Control Photo point # 1 Silver Lake Resort
The climb up to Johnston Ridge is a long steady climb, that includes water and some food available at the Mt St Helens Learning Center (open 10:00-17:00) at 43 km.  Be sure to stock up on water, as there is nothing else until Johnston Ridge at 73 km.  

From the Elk Rock lookout, there is a nice descent into Coldwater.  Then the final climb up to Johnston Ridge can be quite warm, if you have a tail wind on a sunny day.  The engraving of “Johnston Ridge Observatory” near the entrance of the building is the photo control. 

Control Photo point #2 - 45.4 mi (73 km)
Johnston Ridge Observatory 
At Johnston Ridge Observatory, you technically need to have a Interagency Annual Pass once you are on the side walk to the Observatory or pay $8 in the Obsevatory.  The Interagency Annual Pass will also be good for when you access Mt Rainier National Park later in the ride. A drinking fountain is located in front of the restrooms at Observatory.  There is a concession food truck in the parking lot at Johnston Ridge. 

S Silver Lake and Headquarters Control
Photo Control Point #3 -97.5 mi (157 km)
S. Silver Lake Rd/Headquarters Rd sign
After getting some food, we descended back down towards Silver Lake.  There is a relentless 1650 ft climb back up Elk Rock, so be prepared with additional calories and water.  There might also be a headwind on this climb.  You could consider Elk Rock as the false summit on the climb up to Johnston Ridge and Coldwater Lake as the false bottom on descent back to Silver Lake:-)  We regrouped near the town of Kidd Valley (this store is now permanently closed).  Toutle has a store open until 8pm.  Remember to turn left onto South Silver Lake Road, 4 km after passing Silver Lake Resort, in order to get to the South Silver Lake/Headquarters control.  There is also a steep descent down Headquarters Road into the Cowlitz/Columbia River basin and I-5 corridor.  

Kelso and Kalama
We found a local tavern once we arrived into Kelso at about 7:30pm, although there are many other food options in Kelso. There is a Safeway is open from , 3 blocks on Ash St from Grade St, if you need a variety of food to replenish your stockKalama is possibly the last opportunity with services until Randle, that is 216 km and a lot of climbing over Elk Pass and Windy Ridge, so be prepared for wilderness-type riding!!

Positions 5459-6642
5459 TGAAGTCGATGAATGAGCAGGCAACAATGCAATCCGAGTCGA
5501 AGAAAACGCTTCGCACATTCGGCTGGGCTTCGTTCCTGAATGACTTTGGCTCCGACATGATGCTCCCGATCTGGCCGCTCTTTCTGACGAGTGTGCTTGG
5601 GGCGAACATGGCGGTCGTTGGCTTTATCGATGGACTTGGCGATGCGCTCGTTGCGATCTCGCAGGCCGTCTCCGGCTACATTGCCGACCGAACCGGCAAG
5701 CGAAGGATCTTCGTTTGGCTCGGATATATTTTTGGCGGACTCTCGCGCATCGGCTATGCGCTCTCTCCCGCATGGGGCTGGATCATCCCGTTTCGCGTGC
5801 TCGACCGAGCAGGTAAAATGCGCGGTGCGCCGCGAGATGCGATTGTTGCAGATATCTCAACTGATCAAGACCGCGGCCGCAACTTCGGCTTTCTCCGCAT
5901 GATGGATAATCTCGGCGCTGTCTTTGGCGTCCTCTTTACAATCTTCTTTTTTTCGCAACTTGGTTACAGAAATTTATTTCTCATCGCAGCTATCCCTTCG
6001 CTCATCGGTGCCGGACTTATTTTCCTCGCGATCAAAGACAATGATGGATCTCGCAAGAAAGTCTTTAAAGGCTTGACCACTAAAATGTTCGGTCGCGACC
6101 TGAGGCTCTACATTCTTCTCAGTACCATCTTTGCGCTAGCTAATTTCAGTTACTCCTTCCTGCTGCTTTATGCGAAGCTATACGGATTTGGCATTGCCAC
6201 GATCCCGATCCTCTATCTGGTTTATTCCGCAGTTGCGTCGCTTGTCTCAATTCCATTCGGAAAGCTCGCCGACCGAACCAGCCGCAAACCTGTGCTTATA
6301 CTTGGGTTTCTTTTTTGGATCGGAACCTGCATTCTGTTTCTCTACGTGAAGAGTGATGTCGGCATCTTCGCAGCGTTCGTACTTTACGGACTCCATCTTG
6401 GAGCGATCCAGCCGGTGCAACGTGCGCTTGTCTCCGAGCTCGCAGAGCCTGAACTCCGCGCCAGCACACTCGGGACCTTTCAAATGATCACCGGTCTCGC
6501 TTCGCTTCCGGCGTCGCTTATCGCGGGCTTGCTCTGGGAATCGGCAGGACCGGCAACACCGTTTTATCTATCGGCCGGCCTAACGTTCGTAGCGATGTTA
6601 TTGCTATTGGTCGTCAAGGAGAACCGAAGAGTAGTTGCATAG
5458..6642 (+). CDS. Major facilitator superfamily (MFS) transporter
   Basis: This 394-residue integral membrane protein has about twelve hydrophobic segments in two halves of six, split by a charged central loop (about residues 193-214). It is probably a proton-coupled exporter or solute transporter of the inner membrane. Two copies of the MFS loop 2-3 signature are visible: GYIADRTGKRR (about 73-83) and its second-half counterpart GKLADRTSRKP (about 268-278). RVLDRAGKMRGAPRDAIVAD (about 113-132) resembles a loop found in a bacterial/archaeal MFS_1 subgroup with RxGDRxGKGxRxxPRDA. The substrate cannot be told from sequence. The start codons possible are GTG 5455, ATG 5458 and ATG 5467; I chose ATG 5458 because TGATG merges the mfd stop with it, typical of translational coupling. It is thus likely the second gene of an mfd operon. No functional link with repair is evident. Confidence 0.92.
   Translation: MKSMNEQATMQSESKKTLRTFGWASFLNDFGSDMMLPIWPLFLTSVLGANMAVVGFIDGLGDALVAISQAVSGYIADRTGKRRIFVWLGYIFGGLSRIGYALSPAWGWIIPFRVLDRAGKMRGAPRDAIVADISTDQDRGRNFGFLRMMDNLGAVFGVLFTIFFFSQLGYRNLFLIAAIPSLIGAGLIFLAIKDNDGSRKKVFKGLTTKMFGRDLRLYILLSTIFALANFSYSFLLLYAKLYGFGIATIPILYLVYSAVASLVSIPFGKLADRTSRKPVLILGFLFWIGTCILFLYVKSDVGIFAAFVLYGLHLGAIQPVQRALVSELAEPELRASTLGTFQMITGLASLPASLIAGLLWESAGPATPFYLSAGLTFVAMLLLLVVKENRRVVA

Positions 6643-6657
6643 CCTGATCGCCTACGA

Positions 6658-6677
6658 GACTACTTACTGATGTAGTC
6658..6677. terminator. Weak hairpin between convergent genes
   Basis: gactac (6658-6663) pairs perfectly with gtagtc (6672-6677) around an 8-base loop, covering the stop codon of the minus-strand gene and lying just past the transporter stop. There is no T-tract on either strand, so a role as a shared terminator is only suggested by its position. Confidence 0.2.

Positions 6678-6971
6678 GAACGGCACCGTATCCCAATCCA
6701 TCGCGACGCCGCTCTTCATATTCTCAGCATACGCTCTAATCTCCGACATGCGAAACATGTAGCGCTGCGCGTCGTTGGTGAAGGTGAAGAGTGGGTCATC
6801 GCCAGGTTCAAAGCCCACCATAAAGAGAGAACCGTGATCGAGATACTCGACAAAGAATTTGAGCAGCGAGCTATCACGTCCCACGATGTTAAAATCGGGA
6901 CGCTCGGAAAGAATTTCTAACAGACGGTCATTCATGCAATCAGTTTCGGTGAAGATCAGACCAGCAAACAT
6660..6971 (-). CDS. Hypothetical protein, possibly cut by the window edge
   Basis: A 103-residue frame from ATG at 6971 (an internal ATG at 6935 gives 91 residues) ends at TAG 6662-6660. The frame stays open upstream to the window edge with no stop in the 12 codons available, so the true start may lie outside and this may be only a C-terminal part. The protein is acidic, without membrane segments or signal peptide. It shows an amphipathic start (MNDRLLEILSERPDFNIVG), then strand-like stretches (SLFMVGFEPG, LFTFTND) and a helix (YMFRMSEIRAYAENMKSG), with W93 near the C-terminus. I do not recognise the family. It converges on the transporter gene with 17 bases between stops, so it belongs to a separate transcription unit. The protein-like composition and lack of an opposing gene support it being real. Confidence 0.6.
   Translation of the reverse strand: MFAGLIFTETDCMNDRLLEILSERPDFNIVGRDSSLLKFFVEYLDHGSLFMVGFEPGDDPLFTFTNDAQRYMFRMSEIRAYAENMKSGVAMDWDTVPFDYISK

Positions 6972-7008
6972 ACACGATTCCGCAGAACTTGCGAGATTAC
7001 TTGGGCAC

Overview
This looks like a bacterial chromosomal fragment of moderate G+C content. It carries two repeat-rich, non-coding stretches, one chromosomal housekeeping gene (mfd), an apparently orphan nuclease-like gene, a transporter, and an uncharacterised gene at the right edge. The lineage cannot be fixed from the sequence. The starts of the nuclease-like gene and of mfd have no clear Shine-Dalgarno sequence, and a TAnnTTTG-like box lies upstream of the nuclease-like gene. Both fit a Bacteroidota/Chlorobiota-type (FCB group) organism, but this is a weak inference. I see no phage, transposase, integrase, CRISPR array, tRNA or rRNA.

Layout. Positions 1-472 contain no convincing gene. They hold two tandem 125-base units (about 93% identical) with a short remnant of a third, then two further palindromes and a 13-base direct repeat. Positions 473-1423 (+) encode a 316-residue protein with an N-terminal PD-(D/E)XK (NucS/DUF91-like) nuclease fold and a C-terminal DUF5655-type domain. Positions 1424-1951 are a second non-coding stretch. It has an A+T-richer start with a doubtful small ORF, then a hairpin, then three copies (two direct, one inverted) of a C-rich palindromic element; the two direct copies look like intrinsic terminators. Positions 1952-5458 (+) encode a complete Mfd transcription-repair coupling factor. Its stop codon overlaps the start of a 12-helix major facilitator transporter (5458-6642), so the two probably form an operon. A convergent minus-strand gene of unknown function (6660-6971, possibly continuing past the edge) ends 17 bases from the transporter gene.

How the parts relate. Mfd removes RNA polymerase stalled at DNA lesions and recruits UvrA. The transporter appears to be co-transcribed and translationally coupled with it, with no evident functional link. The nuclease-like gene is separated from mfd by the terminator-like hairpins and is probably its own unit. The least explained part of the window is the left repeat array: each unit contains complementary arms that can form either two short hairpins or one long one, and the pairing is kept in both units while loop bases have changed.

Photo Control Point #4 - 125.8 mi (202.4 km)
Green Mountain sign at Jct of Green Mtn Rd & Shirly Gordon Rd 

Green Mountain
The route then climbs up Green Mountain (at 1770'), a 1800 ft climb and with grades ranging from 8-12%. The descent off Green Mtn is very steep (about 20%) so be cautious! After the Green Mtn descent, you will start climbing gradually up the Lewis River Valley up to Cougar. It might be best to review the cuesheet in advance on this section as some of the roads are not signed.

A Wilderness-type Super 600k –Kalama to Randle
Arriving in Kalama just after sunset forced us to stock up on food/caffeine and other essentials to get 216 km to Randle, traversing Green Mountain, Elk Pass and Windy Ridge.  The Lakeside Country Store in Cougar is open 6am to 8pm, which were closed for us when we arrived in Cougar about 2:20am.  We could get water at the Rest Area in Cougar, located on the right, just before Lakeside Country Store...BONUS Cougar rest area have a hand dryer and heated restrooms--A desperate Randonneur's ditch nap haven :-)

The Eagle Cliff (Northwoods) store is open 8am to 8 pm and is 1 km off course from the NF90/NF25 intersection down NF90.  There are restrooms and a water spigot available after hours at the Eagle Cliff campground.  There are cabins available to reserve in advance at Eagle Cliff campground, if you feel you need to rest here (at 285k with 4100 m  or 13,450 ft total accumulated climbing).  Also, if you pass by Pine Creek Visitor Center between 9am-6pm there are restrooms and water (located just before the NF90/NF25 jct).  

Having a hydration pack and/or extra water bottles is essential for stocking up on enough fluids to get over Elk Pass and Windy Ridge, before reaching Randle.  Having a steripen or iodine tablets is also recommended for treating water from streams, especially if it is hot.  NF 25 road was temporally gated but we could still walk around the gate just outside of Northwoods and also just before the NF99 turn off (31 km of no cars access when we rode on this section).  The Forest Service temporarily gated NF25 road for road repairs but according to the website NF25 is now open (as of July 1).